U.S. Supreme Court’s refusal to review Arkansas’ 12-week abortion ban sets stage for decision on N.D.’s six-week ban
BISMARCK - The U.S. Supreme Court on Tuesday refused to review Arkansas' ban on abortion at 12 weeks of pregnancy, setting the stage for a decision on North Dakota's petition for review of its six-week abortion ban that would be the strictest in ...
BISMARCK – The U.S. Supreme Court on Tuesday refused to review Arkansas’ ban on abortion at 12 weeks of pregnancy, setting the stage for a decision on North Dakota’s petition for review of its six-week abortion ban that would be the strictest in the nation.
North Dakota Attorney General Wayne Stenehjem was reluctant to predict how justices will decide on the state’s petition filed in November. He noted there are differences between the two cases and he believes North Dakota’s case had a better record.
“We always knew it was long shot, but we’ll see,” he said in a phone interview.
The New York-based Center for Reproductive Rights and Bismarck attorney Thomas Dickson challenged the law on behalf of the Red River Women’s Clinic in Fargo, the state’s lone abortion provider. U.S. District Court Judge Daniel Hovland declared the law unconstitutional and permanently blocked it in April 2014.
A three-judge panel of the U.S. Eighth Circuit Court of Appeals affirmed Hovland’s ruling in July.
Supreme Court justices are scheduled to review the North Dakota case Friday and could decide as early as that afternoon whether to grant review, though their normal practice would be to decide Monday, Center for Reproductive Rights attorney David Brown said.
Brown said the decision Tuesday to deny the petition filed by Arkansas’ attorney general last September came as no surprise and is consistent with the high court’s history of reaffirming Roe v. Wade, the landmark 1973 U.S. Supreme Court decision that ruled states can’t ban abortion prior to viability, or about 24 weeks.
“We’ve been confident this whole time throughout the duration of this case that the Supreme Court won’t do anything to interfere with the lower court’s interpretation that this ban is blatantly unconstitutional,” Brown said, adding, “I don’t see why the North Dakota case would be any different.”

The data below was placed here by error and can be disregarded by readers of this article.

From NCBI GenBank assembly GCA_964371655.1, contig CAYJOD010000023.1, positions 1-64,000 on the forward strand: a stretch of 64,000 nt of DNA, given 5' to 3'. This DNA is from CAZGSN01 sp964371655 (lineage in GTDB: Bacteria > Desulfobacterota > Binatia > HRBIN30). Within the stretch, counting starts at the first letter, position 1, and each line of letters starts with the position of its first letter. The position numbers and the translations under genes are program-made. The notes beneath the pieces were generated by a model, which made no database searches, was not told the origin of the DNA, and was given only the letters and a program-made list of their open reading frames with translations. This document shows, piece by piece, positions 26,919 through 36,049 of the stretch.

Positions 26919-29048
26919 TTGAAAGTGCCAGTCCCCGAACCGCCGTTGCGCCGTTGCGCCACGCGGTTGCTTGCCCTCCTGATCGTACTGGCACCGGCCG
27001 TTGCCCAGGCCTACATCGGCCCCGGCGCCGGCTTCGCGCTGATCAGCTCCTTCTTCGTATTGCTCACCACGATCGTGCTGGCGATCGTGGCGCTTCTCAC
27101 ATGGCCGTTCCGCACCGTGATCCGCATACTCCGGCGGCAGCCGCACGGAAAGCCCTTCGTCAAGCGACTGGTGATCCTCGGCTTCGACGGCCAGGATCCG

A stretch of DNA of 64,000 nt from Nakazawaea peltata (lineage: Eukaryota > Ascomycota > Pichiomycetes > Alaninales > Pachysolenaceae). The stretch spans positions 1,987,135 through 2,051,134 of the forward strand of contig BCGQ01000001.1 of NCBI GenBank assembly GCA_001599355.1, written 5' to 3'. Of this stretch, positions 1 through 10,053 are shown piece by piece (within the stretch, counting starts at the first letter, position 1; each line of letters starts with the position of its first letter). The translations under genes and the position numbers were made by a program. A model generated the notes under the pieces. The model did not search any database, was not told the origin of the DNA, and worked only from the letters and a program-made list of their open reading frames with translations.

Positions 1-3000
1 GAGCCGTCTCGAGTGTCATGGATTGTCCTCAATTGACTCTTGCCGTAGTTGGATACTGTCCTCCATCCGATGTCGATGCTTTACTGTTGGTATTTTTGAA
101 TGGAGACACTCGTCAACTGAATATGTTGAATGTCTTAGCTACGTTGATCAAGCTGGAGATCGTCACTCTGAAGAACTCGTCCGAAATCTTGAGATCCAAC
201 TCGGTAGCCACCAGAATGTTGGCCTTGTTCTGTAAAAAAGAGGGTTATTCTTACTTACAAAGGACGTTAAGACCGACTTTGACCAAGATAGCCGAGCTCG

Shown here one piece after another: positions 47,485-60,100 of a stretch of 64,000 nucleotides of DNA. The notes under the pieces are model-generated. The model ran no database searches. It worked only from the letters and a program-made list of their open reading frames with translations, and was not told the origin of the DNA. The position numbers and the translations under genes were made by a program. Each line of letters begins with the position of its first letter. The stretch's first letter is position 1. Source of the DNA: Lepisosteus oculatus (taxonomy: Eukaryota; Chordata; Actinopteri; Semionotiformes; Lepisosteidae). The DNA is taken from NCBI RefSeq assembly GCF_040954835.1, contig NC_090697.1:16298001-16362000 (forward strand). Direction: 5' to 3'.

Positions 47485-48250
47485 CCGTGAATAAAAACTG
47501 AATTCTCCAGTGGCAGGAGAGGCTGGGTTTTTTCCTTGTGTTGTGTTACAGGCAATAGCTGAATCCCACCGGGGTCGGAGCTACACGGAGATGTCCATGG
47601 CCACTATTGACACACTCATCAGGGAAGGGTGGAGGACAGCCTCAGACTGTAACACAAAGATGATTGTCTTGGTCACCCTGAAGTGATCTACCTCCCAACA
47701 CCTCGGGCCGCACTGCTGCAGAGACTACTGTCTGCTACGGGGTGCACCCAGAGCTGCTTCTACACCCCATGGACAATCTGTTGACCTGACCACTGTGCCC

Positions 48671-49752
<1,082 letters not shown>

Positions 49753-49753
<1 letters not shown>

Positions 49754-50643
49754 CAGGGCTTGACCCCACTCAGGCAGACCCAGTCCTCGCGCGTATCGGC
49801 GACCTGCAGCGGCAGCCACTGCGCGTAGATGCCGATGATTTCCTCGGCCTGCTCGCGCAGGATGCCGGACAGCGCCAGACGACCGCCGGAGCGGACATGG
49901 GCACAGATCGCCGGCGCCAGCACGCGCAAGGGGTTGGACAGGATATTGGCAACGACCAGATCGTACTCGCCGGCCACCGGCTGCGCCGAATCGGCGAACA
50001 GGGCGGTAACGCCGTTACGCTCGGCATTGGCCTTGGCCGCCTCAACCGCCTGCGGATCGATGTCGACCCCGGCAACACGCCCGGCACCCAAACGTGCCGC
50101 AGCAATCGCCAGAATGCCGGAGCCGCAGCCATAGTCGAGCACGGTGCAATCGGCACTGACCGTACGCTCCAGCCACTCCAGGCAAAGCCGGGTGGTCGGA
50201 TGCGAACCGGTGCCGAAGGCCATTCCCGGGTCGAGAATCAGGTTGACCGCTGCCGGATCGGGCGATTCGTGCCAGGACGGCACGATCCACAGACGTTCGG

The North Dakota law – among a wave of anti-abortion legislation approved by lawmakers in several states in 2013 – would make it a Class C felony for a doctor to perform an abortion if the fetus has a detectable heartbeat, which is at about six weeks of pregnancy.
It was one of three anti-abortion bills that Republican Gov. Jack Dalrymple signed into law in March 2013, at the time calling them “a legitimate attempt by a state legislature to discover the boundaries of Roe V. Wade.”
Arkansas Gov. Mike Beebe, a Democrat, had vetoed the 12-week ban in his state, but both houses of the state Legislature voted to override his veto. A federal judge struck down the ban, and the appeals court upheld the ruling last May.
The Supreme Court receives about 10,000 petitions each year but grants and hears oral arguments in only about 75 to 80 cases, according to its website.
Justices previously refused to hear Arizona’s case for its 20-week abortion ban in 2014. North Dakota lawmakers also passed a 20-week ban in 2013, but the center didn’t challenge it because the Fargo clinic only performs abortions up to 16 weeks of pregnancy.
In November, the Supreme Court agreed to review a Texas law that requires abortion clinic doctors to have admitting privileges at a local hospital. Its ruling, which is expected by the end of this year, could affect a similar law in North Dakota, Stenehjem has said.